“The article tells the story of a man who, after his father’s death, turned to GPT-4, an advanced language model, to analyze his father’s thousands of emails and try to generate new ones in his father’s voice.” So starts the ChatGPT summary of an article by Oliver Bateman, a digital pal of mine, who did in fact input thousands of his fathers emails into ChatGPT. His article documenting the experiment highlights the limitations of AI, and perhaps more the complexity of humans.
GPT-4 was able to generate text that resembled Bateman’s dad’s writing to some extent. However the idiosyncratic, likely dyslexic writings are poorly reflected by the AI. The limitations of artificial intelligence and deeply personal, often nonsensical aspects of human language, cannot now, and never can be properly captured by a machine.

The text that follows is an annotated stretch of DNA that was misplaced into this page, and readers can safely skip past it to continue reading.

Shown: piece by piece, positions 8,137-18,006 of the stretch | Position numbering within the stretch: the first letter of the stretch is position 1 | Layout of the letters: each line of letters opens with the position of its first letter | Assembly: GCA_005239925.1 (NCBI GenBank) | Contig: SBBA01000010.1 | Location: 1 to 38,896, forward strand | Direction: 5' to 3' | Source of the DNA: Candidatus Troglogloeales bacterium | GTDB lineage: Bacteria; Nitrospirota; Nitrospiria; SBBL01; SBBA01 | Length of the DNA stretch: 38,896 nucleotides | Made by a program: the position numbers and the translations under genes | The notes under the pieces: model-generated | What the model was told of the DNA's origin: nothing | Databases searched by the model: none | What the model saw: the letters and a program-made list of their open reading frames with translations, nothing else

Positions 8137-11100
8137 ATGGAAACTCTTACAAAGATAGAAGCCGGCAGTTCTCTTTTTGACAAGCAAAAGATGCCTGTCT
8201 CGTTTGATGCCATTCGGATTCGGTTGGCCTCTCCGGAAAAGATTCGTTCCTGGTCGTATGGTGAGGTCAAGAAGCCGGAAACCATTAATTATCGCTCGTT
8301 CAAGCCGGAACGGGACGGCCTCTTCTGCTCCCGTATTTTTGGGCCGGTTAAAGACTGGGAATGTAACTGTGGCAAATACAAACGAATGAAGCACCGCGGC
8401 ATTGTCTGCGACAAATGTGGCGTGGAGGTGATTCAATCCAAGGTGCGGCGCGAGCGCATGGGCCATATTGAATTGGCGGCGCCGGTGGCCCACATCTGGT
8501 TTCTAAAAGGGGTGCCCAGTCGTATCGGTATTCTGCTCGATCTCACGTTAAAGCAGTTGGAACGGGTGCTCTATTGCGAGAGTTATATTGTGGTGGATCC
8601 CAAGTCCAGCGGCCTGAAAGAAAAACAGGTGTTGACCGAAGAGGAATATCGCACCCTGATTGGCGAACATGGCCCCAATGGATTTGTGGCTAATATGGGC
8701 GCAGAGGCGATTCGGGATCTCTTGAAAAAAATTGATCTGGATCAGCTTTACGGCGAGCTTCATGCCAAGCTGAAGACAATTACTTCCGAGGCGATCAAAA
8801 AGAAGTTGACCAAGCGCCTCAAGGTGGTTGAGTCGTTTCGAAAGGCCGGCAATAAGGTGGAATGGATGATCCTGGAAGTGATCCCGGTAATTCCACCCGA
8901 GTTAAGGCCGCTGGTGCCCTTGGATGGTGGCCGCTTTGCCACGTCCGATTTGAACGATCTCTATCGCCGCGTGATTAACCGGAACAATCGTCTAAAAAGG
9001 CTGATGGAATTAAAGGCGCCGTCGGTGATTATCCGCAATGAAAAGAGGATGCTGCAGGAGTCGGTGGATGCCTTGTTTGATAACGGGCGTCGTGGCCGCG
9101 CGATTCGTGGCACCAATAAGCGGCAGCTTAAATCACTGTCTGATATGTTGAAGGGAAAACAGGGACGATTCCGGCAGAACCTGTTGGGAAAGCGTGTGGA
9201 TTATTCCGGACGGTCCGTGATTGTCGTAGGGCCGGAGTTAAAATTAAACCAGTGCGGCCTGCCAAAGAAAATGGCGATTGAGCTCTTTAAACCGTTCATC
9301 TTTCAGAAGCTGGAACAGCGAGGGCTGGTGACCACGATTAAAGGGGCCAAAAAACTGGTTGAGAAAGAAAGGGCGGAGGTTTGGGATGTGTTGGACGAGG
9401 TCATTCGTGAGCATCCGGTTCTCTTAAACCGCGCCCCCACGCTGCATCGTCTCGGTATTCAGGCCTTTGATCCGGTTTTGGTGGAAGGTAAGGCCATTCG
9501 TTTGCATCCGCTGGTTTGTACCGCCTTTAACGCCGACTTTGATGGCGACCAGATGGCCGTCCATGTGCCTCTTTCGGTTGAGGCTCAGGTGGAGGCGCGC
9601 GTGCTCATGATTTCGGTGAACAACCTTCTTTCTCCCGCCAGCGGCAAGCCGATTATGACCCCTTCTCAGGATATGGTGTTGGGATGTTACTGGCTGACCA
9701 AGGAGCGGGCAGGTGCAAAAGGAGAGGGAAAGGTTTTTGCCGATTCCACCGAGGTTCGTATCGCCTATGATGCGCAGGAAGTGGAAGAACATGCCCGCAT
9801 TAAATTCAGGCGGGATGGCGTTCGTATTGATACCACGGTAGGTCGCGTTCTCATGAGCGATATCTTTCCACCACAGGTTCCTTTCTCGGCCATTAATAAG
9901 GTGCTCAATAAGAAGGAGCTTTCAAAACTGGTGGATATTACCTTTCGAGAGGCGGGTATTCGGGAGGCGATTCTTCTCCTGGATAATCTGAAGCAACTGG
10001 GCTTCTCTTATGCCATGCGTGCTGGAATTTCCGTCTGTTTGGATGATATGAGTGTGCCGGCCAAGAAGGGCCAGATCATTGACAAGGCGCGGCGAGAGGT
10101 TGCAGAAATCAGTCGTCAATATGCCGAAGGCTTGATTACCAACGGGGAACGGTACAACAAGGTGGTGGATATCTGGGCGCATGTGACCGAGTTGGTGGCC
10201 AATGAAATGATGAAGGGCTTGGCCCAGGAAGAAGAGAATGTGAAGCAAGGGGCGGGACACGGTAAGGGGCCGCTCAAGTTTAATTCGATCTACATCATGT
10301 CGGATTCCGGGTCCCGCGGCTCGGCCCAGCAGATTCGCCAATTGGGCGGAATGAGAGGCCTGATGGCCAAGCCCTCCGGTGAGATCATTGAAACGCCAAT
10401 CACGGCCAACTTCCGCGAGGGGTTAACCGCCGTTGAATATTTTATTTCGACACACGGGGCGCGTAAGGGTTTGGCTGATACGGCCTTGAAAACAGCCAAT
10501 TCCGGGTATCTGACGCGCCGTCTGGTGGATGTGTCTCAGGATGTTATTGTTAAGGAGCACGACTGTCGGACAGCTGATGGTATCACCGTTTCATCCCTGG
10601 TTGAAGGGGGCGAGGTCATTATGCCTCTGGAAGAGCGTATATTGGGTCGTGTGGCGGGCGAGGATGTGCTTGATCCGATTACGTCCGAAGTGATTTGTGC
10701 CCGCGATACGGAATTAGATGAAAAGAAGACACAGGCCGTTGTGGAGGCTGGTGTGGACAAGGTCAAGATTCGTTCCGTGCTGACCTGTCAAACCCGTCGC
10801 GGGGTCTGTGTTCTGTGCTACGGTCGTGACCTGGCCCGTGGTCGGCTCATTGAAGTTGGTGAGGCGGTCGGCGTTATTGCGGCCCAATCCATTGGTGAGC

The WGA is on strike right now, in part because of a fear that creatively bankrupt media executives will try to replace writers with generative AI. The concern is valid only because of a reduction of media, from semi magical story telling, into content units. Without quirks and imperfections communication is meaningless.
In my day job, as a senior content manager for a research consultancy, I often use GPT-4. It is competent at various brute-force operations — turning lengthy transcripts into notes, proofreading content — even if the inputs require constant fine-tuning and the outputs require careful attention to ensure accuracy. But could it write content that would bring back the dead? Could GPT-4, if sufficiently trained, analyse my father’s emails — and perhaps even write new ones?
Photo: “3d render of the minecraft character at a computer typing” by chris-hayes is marked with Public Domain Mark 1.0.